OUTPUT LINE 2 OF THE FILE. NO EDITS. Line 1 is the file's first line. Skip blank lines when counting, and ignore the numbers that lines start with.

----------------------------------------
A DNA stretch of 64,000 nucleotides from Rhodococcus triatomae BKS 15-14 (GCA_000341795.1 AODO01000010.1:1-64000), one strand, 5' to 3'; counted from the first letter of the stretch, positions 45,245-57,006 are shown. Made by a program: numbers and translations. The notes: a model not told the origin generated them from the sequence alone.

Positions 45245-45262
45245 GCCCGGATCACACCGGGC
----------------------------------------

Positions 45245-45262